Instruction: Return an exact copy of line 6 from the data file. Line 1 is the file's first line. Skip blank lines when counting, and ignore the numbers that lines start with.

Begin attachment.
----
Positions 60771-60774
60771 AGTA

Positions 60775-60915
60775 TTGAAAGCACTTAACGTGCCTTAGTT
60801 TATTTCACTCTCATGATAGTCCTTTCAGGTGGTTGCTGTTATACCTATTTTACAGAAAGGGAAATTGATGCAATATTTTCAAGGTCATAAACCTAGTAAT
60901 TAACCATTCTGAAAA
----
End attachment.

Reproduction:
60901 TAACCATTCTGAAAA